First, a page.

Author(s): Stephen Fay; David Kynaston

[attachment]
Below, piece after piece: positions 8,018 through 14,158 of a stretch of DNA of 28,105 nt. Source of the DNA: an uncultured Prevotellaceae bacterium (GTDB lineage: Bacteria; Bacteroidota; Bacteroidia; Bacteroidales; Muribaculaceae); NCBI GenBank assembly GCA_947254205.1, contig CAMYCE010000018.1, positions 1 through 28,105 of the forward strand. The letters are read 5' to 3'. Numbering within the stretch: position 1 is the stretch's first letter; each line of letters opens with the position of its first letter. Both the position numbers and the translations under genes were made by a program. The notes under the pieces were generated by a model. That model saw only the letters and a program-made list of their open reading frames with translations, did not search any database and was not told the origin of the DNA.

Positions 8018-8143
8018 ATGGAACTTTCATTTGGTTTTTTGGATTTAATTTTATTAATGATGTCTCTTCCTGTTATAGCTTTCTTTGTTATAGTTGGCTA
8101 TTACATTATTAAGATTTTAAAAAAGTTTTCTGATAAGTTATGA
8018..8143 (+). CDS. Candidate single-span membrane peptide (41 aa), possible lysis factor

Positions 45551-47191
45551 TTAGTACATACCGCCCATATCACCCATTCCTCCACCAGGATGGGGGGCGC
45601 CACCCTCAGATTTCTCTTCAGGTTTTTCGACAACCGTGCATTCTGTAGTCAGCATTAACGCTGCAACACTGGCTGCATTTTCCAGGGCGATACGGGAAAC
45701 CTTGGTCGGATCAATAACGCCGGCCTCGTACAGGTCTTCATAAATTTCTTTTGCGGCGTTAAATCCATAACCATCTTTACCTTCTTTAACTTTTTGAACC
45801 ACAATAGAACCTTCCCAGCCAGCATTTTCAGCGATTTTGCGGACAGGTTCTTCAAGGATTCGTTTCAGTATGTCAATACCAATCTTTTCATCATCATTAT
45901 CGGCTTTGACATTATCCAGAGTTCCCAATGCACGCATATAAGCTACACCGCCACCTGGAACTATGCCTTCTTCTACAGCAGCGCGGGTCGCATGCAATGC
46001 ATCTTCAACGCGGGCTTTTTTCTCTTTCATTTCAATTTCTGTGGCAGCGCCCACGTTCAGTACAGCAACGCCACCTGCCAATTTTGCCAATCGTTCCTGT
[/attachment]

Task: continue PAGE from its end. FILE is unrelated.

'Beautifully written, meticulously researched and stuffed with rich sporting and social history ... Unputdownable' Mail on Sunday After the Second World War, as the BBC tightened its grip on the national consciousness, two of the most famous English voices were commentators on games of cricket. John Arlott and E.W. ('Jim') Swanton transformed the broadcasting of the nation's summer game into a national institution. Arlott and Swanton typified the contrasting aspects of post-war Britain. Because of their strong personalities and distinctive voices - Swanton's crisp and upper-class, Arlott's with its Hampshire burr - each had a loyal following. As England moved from a class-based to a more egalitarian society, nothing stayed the same - including professional cricket. Wise, lively and filled with rich social and sporting history, Arlott, Swanton and the Soul of English Cricket shows how, as the game entered a new era, these two very different men battled to save the soul of the game.